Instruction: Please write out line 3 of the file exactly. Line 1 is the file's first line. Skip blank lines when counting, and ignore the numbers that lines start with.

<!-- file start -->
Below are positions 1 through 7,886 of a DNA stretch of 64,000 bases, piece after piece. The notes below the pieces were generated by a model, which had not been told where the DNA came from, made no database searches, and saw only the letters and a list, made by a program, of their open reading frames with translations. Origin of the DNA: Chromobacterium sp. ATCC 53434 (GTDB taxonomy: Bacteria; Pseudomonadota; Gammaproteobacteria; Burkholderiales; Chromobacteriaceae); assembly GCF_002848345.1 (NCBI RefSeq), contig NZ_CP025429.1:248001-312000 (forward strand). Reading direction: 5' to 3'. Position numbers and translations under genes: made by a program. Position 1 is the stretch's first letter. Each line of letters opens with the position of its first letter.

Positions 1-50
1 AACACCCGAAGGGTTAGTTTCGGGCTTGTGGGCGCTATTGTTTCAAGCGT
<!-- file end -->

1 AACACCCGAAGGGTTAGTTTCGGGCTTGTGGGCGCTATTGTTTCAAGCGT